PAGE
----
GSA Annual Meeting in Seattle, Washington, USA - 2017

Paper No. 114-6
Presentation Time: 9:20 AM


CALZOLARI, Gabriele1, AULT, Alexis K.2, ROSSETTI, Federico3, LUCCI, Federico3 and OLIVETTI, Valerio3, (1)Utah State University, Department of Geology, 4505 Old Main Hill, Logan,, UT 84322, Italy, (2)Department of Geology, Utah State University, Logan, UT 84322, (3)Università degli Studi di Roma Tre, Dipartimento di Sienze, Largo San Leonardo Murialdo 1, Rome, 00146, Italy,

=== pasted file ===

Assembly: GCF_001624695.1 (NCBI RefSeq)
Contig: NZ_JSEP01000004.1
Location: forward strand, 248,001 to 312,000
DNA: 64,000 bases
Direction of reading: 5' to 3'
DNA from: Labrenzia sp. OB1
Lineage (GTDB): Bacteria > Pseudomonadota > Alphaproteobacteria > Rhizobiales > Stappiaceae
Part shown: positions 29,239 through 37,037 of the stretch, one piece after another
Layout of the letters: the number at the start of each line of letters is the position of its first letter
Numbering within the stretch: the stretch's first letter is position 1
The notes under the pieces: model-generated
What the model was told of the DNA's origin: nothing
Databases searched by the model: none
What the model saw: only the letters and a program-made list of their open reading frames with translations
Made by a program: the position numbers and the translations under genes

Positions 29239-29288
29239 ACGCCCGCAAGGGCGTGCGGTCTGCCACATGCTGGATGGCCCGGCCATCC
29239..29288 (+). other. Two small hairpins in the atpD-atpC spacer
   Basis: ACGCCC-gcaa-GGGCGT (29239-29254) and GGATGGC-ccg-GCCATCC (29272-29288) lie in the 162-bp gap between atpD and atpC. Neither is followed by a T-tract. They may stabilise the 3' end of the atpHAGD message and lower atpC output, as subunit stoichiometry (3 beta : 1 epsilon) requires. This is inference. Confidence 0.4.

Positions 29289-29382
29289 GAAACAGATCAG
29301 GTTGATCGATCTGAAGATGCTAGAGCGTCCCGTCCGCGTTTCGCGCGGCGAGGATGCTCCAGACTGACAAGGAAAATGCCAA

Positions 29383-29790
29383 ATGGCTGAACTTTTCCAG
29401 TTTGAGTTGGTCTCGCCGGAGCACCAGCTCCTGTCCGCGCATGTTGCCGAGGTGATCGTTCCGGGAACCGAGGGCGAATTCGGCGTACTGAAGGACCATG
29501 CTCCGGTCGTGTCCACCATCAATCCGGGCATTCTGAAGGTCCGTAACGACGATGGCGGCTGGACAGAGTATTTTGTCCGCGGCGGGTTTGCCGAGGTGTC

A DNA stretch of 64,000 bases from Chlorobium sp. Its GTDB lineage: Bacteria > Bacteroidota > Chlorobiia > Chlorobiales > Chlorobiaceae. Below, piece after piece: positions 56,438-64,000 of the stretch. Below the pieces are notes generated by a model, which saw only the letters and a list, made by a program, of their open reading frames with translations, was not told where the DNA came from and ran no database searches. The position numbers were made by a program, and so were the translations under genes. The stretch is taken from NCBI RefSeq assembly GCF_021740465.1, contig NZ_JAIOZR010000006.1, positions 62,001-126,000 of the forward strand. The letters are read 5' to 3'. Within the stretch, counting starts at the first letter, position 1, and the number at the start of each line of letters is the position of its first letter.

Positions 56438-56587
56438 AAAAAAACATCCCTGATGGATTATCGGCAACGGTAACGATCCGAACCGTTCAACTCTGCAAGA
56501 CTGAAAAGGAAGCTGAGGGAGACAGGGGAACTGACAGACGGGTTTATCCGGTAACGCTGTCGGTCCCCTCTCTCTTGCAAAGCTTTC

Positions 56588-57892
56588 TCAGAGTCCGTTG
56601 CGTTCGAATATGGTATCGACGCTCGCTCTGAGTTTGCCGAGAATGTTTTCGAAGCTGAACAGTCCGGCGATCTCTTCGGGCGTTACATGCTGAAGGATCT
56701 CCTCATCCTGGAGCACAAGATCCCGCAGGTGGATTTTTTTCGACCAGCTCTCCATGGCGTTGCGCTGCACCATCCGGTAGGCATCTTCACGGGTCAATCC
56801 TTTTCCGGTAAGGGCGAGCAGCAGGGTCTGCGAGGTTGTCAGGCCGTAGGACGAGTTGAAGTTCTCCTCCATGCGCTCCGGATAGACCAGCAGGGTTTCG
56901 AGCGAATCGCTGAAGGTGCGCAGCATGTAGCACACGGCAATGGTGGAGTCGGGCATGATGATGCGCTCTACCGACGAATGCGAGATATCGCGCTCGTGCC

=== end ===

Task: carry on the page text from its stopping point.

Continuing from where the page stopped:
The Kuh-e-Faghan strike-slip fault system (KFF), defining the northern edge of the Lut Block in Central Iran, developed through a pulsed history of fault propagation and fault-related exhumation due to the Arabia-Eurasia continental collision. Here we integrate structural and fault-rock textural analysis with new and previously published apatite fission-track (AFT) and apatite (U-Th)/He (He) data, chlorite thermometry, and hematite He dating of hematite-coated brittle fault surfaces to refine patterns of late Miocene-Pliocene burial and exhumation associated with the propagation of the KFF. Twenty-nine hematite He dates from three striated, metallic luster hematite-coated slip surfaces from KFF fault cores and damage zone yield individual dates from ~12-2 Ma. Petrographic analysis and chlorite thermometry of a polyphase fossil fluid circulation system in the KFF fault core document mineralization and fluid circulation transitioned from a closed system characterized by pressure solution and calcite mineralization to an open system characterized by hot (T≈239±10°C) fluid flow and hematite mineralization. Hematite microtextural and grain-size analysis reveals primary and secondary synkinematic hematite fabrics, no evidence of hematite comminution, and similar HeHe closure temperatures (~60-85 °C) in each sample. Integration of these data with thermal history modeling of new AFT and previously published apatite He results shows fault activity is characterized by an early stage of fault nucleation, fluid circulation, hematite mineralization, and eastward horizontal propagation of the fault system from ~10 to 7 Ma. Hematite He, AFT, and apatite He data also track a second phase of fault system activity involving fault-related exhumation initiating at ~7 Ma and continuing until present time. Our new data constrain the onset of the well-recognized Late Miocene-Pliocene regional tectonic reorganization of the Iranian Plateau. Our results illustrate the utility of fault rock hematite He dating, when combined with chlorite thermometry and conventional low-temperature thermochronometry, to constrain the nature and evolution of fault system fluids, deformation mechanisms, and timing of fault zone processes.